• No, but I live in Georgia so under the topsoil is clay. It takes some notable soil treatment to make direct ground planting viable, but I did it at my old house. I planted a fig tree in the front yard, so if the backyard is the same I know what I’m working with.

  10. Ever thought of an edible forest garden?? Not sure if the roots of the trees allow you to plant some stuff but planting shrubs with soft fruit (bramble, raspberry) or ground cover like the hog-peanut can also give you nice things to harvests. (for inspiration)

    If you want to try the sunny veggies i would suggest to try the containers the first year and if it is possible to plan a waterharvest system. Either way good luck and lots of yummie vegetables

  11. If you’re new to gardening I would definitely start with container gardening like other people have mentioned before trying to break up the concrete. I’m thinking of my own experience as a new homeowner: good intentions, bad gardener. Not that I think you’re a bad gardener, but you might find that putting in all the work to get rid of the pavement might be a waste of time and money if you discover that perhaps you don’t have the time and energy to pour into lots of gardening that you thought.

  12. I am a big fan of container gardening. One year we lived in an apartment and my green thumbed husband put so many containers on our 6x4ft balcony that the landlord was actually worried about structural support. Herbs are easy for containers (rosemary, mint, thyme and basil are my favorite) but we’ve also done tomatoes, cucumbers, hot peppers, greens, even strawberries. You can get big ol’ 3ft containers that can handle pretty much anything you’d put straight in the ground besides, like, corn.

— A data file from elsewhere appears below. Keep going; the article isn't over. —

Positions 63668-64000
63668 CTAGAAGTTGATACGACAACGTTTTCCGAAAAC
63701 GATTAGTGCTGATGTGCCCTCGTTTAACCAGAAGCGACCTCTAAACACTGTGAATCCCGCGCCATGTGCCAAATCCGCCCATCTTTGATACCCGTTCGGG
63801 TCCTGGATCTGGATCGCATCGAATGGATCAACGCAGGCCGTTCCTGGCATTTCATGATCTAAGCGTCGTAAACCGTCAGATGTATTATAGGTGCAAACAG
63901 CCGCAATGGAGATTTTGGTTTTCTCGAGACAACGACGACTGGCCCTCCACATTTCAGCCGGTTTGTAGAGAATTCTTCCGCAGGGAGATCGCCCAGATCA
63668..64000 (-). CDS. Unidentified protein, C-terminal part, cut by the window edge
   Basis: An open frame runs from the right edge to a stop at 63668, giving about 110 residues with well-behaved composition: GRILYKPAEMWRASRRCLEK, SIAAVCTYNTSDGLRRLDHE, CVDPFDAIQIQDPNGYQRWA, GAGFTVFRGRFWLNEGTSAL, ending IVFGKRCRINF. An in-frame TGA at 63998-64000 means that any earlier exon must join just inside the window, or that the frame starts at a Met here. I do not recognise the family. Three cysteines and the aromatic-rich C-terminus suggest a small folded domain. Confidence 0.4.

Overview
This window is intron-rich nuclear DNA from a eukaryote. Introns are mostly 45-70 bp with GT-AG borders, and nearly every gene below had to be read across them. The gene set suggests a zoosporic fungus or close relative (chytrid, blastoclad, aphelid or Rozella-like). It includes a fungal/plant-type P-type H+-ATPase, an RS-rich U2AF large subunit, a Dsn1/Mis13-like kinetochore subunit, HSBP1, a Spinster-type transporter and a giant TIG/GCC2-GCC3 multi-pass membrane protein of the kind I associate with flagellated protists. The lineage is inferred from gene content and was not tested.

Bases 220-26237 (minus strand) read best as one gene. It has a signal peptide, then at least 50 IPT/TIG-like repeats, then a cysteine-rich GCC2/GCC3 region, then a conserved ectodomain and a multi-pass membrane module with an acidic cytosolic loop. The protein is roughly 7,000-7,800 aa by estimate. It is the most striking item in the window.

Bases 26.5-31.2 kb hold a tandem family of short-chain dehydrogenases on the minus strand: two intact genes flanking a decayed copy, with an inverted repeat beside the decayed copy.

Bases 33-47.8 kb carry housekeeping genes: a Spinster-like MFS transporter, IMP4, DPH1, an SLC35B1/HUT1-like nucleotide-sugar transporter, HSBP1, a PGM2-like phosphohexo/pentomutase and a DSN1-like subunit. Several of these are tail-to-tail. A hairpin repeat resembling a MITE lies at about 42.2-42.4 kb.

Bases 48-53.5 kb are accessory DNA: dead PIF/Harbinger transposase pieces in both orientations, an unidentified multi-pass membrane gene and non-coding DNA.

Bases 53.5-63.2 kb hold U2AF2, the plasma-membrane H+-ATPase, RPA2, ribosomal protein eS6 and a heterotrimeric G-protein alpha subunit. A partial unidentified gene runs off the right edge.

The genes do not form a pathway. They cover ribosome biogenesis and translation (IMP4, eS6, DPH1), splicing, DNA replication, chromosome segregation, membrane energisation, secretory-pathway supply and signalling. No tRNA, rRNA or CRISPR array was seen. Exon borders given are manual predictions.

Definitely put a layer of rocks at the bottom of your containers for drainage.

  13. We’ve got a lot of lovely trees in our yard and I’m doing a ton of research on food forests. One thing I will say is if you have clay under the top soil and you decide to rip out that drive, don’t till when the ground is damp. It smears the particles shut and basically makes clay pots. Or at least really difficult for the roots of some plants to get through. I’m from Missouri and went the route of raised beds because they are easier and as that soil and compost breaks down it adds to your top soil. Besides tomatoes and peppers I’ve found most the plants I like to grow to eat actually like mostly to partial shade here in the height of summer. So I grow them in containers and then move them into the shady ground after a while.